• Welcome to the eG Forums, a service of the eGullet Society for Culinary Arts & Letters. The Society is a 501(c)3 not-for-profit organization dedicated to the advancement of the culinary arts. These advertising-free forums are provided free of charge through donations from Society members. Anyone may read the forums, but to post you must create an account.

Chris Hennes

eG Foodblog: Chris Hennes (2012) - Chocolate, Tamales, Modernism, etc.

329 posts in this topic

When we talk about chocolates with that showroom finish, this:

Finished chocolates 1.jpg

is what we are talking about.

YYEEEEEAAAAHHHHHH!!! Finally, after years of trying, today I have an entry for that topic! Yes! (yes, I really am that excited, this is far an away the best batch of chocolates I've ever made. Also, the taste is fantastic too).

Here's the interior:

Finished chocolates 2.jpg

Those are spectacular looking! Did I miss where you described what flavour these are?


Michaela, aka "Mjx"
Manager, eG Forums
mscioscia@egstaff.org

Share this post


Link to post
Share on other sites

Why, what did you have ScottyBoy?

Snack time: salsa. Straightforward prep, made in a food processor in three steps. I like the Muir Glen whole tomatoes for this one.

I like the Muir Glen products. Do you ever try the fire roasted tomatoes for the salsa? It gives it a bit of a Bayless.


Mitch Weinstein aka "weinoo"

mweinstein@eGstaff.org

Tasty Travails - My Blog

My eGullet FoodBog - A Tale of Two Boroughs

Was it you baby...or just a Brilliant Disguise?

Share this post


Link to post
Share on other sites

Those are spectacular looking! Did I miss where you described what flavour these are?

Thanks—the ganache is a milk chocolate flavored with orange/lime/vanilla/bourbon.


Chris Hennes
Director of Operations
chennes@egullet.org

Share this post


Link to post
Share on other sites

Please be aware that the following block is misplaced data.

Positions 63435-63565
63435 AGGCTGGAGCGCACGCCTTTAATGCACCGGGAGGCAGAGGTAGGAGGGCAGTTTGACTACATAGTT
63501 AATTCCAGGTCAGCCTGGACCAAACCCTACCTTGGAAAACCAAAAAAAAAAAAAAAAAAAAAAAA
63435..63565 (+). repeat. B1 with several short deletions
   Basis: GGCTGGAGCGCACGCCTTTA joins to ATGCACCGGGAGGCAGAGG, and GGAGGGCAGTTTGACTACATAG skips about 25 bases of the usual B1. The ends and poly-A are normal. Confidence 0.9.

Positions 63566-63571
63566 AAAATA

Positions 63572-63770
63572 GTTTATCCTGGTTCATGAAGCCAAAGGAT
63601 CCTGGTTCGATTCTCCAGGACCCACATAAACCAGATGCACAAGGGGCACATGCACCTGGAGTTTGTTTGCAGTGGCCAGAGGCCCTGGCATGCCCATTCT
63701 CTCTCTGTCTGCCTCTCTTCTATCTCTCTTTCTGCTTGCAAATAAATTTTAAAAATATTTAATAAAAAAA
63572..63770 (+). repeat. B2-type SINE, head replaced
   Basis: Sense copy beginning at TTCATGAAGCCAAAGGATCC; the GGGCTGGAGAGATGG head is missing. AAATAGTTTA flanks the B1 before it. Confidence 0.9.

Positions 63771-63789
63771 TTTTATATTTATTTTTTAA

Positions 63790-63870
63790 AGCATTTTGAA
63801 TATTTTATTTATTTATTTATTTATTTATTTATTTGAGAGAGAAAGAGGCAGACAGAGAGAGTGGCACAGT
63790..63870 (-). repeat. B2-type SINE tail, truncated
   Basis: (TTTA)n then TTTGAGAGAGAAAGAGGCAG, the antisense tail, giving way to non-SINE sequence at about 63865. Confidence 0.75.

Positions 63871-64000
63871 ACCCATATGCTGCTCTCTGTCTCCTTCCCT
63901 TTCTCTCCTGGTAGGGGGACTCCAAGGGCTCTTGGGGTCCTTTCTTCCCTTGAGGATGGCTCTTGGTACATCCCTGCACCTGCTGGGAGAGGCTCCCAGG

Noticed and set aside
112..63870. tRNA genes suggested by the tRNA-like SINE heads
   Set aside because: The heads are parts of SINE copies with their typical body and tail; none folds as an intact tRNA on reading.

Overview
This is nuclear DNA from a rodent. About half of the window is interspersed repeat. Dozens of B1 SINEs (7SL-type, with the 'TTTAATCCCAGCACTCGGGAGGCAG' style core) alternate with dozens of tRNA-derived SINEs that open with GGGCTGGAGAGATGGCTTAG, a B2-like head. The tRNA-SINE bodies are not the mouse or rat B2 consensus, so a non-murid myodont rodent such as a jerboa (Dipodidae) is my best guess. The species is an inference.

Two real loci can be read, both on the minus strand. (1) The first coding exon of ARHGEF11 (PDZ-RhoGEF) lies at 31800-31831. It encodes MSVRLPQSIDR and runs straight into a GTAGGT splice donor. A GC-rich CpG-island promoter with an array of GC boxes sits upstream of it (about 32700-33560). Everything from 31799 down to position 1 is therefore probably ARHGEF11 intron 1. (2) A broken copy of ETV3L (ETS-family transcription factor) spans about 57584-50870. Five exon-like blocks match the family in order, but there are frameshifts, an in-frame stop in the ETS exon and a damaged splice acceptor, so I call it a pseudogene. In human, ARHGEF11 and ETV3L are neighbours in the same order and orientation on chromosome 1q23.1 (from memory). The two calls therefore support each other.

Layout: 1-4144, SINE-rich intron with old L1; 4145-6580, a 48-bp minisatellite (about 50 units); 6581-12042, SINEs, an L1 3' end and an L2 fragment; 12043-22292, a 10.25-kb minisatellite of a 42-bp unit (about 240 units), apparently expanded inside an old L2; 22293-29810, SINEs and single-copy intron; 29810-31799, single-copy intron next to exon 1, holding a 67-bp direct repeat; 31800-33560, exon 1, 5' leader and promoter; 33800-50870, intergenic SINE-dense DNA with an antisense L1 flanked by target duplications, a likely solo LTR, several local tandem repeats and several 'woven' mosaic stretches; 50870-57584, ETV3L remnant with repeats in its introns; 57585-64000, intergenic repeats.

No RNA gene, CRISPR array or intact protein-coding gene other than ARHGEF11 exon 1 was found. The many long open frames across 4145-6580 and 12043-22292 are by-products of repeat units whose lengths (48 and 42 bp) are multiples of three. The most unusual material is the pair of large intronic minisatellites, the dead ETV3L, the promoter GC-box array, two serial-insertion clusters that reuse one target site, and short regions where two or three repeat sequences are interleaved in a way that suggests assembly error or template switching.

I like the Muir Glen products. Do you ever try the fire roasted tomatoes for the salsa? It gives it a bit of a Bayless.

I make another salsa that I use the fire roasted in, but I've never tried them in this one.


Chris Hennes
Director of Operations
chennes@egullet.org

Share this post


Link to post
Share on other sites

Tuesdays are my odd day out, I'm out of the office all morning, so I typically eat breakfast and lunch out. I'm on my way to Braum's for breakfast now.


Chris Hennes
Director of Operations
chennes@egullet.org

Share this post


Link to post
Share on other sites

Blog on, Other Chris.

Can you give us a close-up of that masa? What do the ingredients say? I'm very curious to learn whether it's ground nixtamalized corn or made from harina.


Chris Amirault

camirault@eGstaff.org

eG Ethics Signatory

Sir Luscious got gator belts and patty melts

Share this post


Link to post
Share on other sites

Great stuff Chris. I'm catching up on a few amazing eG foodblogs . . .

You have an upstairs kitchen? What are the pros and cons?


Peter Gamble aka "Peter the eater"

I just made a cornish game hen with chestnut stuffing. . .

Would you believe a pigeon stuffed with spam? . . .

Would you believe a rat filled with cough drops?

Moe Sizlack

Share this post


Link to post
Share on other sites

OK, I'm back at the office now. On Tuesday mornings I volunteer at the public library, which means a) I am up and about early, and need to eat a real breakfast, and b) I have the car today. So, after dropping my wife off at work I typically drive through someplace to pick up a breakfast sandwich. This week I went with Braum's, a regional fast food chain. They have the best breakfast sandwich around, IMO. It's not flawless, but it's damned good: